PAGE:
By Mary Ellen Foster - Lecturer in Computing Science, University of Glasgow
The Star Wars universe is full of droids. Everywhere you turn, there are medical droids, exploration droids, labour droids, pilot droids, even battle droids. They carry out clearly defined tasks, often with a degree of independence, without needing to interact with people. In real life, we now have the technology to create many of them ourselves. But what about robots that can also interact with people? When it comes to the likes of R2-D2, C-3PO and Force Awakens newbie BB-8, it’s a much more mixed picture.
The two most famous Star Wars robots are themselves designed to carry out different tasks – R2-D2 is officially an astromech droid, for piloting and servicing starships; C-3PO is a protocol droid, with knowledge of language and etiquette. They look very different from one another – adult-sized humanoid vs small trashcan on wheels. But obviously it is their social intelligence that makes them the fully realised and well loved team members that they are.
When it comes to basic capabilities such as walking, talking, and sensing surroundings, we are getting closer and closer to what would be required. Advanced humanoid robots like Google’s Atlas and NASA’s Valkyrie are already good at walking (and even dancing). The state of the art in speech recognition and synthesis is rapidly developing, too: Microsoft recently even added speech-to-speech translation to Skype, for example. And sensing technologies such as computer vision, and even artificial noses, are also becoming increasingly human-like.
Talk is not cheap
Unfortunately, creating the basic technical building blocks for either a humanoid C-3PO or a rolling-around R2-D2 is almost the easy part. The real challenge is putting those components together to enable robots to interact in a socially intelligent way.
To understand why this is so hard, think about what happens when people talk face to face. We use our voices, faces and bodies together in a rich, continuous way. A surprising amount of information is conveyed by non-verbal signals. The meaning of a simple word like “maybe” can be dramatically affected by all the other things a speaker is doing.
Real-world communication doesn’t take place in a context-free vacuum either. Other people may be entering and leaving the scene, while the history of the interaction and indeed all previous interactions can also have a large effect. And not only must the robot fully understand all the nuances of human communicative signals, it must also produce understandable and appropriate signals in response. We are talking about an immense challenge.
For this reason, even our most advanced robots generally operate in constrained environments such as a lab. They are capable of a limited amount of communication, and generally can only interact in very specific situations. All these limitations reduce the number of signals that the robot must understand and produce, but at the cost of natural social interaction.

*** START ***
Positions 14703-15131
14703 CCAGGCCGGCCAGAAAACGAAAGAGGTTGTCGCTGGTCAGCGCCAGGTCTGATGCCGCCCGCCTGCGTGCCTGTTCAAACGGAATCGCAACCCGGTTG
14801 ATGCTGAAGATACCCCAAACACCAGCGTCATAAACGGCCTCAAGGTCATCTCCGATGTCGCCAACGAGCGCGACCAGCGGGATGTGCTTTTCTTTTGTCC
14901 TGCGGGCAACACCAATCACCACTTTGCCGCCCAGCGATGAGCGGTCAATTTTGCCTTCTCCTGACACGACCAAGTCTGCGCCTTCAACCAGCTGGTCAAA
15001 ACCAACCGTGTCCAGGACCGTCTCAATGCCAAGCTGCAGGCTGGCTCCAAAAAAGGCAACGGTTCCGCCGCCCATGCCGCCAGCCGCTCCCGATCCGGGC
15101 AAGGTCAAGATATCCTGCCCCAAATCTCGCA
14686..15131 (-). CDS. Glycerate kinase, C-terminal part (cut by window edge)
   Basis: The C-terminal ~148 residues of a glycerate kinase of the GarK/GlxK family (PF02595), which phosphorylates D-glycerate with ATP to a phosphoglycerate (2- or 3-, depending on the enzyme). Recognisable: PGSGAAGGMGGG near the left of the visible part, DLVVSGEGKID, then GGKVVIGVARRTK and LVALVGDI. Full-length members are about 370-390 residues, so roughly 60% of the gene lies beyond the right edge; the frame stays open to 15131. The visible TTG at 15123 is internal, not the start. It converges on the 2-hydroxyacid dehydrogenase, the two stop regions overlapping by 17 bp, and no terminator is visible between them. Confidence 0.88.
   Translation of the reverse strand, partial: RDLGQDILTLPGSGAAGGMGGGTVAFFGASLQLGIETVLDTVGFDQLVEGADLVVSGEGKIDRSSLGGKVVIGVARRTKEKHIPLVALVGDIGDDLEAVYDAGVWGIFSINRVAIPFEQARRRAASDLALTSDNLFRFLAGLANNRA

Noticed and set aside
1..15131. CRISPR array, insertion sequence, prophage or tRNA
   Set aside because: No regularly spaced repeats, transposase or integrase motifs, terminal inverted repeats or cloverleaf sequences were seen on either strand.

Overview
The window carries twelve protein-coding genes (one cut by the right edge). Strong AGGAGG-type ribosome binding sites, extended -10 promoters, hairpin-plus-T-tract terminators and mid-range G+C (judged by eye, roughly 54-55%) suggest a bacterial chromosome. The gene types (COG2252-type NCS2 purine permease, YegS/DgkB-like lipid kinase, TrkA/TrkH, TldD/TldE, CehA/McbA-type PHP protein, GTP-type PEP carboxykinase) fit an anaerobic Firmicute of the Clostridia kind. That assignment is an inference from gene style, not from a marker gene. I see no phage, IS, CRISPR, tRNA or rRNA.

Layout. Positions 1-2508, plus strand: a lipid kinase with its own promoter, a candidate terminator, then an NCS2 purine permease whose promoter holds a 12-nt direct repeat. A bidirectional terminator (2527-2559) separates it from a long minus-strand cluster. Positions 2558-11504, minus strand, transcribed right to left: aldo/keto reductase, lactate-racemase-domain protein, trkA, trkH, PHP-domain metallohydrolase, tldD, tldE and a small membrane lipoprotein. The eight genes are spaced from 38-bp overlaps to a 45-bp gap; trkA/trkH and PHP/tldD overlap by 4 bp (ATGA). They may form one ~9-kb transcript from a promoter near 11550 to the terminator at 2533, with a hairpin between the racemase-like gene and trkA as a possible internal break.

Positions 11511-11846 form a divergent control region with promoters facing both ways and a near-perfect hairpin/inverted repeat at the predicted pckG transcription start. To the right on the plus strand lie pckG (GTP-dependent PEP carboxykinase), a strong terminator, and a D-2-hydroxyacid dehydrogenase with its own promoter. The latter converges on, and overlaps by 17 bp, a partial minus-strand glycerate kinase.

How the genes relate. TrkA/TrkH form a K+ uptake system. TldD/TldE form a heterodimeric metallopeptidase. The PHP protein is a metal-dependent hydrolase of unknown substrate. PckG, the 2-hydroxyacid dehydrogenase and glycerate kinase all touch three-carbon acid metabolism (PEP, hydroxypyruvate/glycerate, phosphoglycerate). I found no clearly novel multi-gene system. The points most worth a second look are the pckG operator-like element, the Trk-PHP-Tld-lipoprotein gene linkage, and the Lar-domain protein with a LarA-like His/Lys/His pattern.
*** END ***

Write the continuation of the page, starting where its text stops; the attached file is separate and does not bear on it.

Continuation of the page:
Bot and sold
There is clearly a significant consumer appetite for more socially interactive robots, however. Already on the shelves is the Pepper robot, a life-sized unit produced in Japan that can answer questions, follow instructions and react to feelings and facial expressions. Consumer demand has been so high in its native country that since July 2015, each monthly run of 1,000 units has sold out in under a minute.
Meanwhile, the Jibo robot broke records on the crowdfunding site Indiegogo in July 2014 when it raised $1m (£0.7m) in less than a week as part of a fundraising drive that has now reached $60m. Invented at MIT in the US, the still unreleased robot’s abilities will include talking to and recognising people and remembering their preferences.
These consumer success stories still can’t interact anywhere near as effectively as our favourite Star Wars droids, however. The solution to developing truly socially intelligent robots such as C-3PO, R2-D2 and BB-8 appears to lie in another highly active research area: data science.
Our early attempts at interactive robots were generally based on pre-programmed rules (“If person says X, say Y. Else say Z”). More recently, however, robot developers have switched to machine learning: recording interactions between humans or between humans and robots, then “teaching” the robot how to behave based on what that data shows. This allows the robot to be much more flexible and adaptive.
Within machine learning, we are also seeing big improvements. Robots could previously only “learn” after the recordings had been processed, but newer techniques like deep learning are enabling robots to learn how to behave from raw data, making their potential much more open-ended. These techniques have already profoundly affected speech recognition and computer vision, and Google has recently open-sourced its in-house deep-learning toolkit TensorFlow, which should benefit researchers across the world.
In short, there’s still much work to be done before we are able to develop fully socially interactive robots such as R2-D2 and C-3PO. I’m afraid it’s unlikely that we will see a full version of either of them in any of our lifetimes. The good news is that this is a very active area of research, and data-science techniques are rapidly increasing robots' social intelligence. We should be able to achieve exciting things in the not too distant future.
Source: The Conversation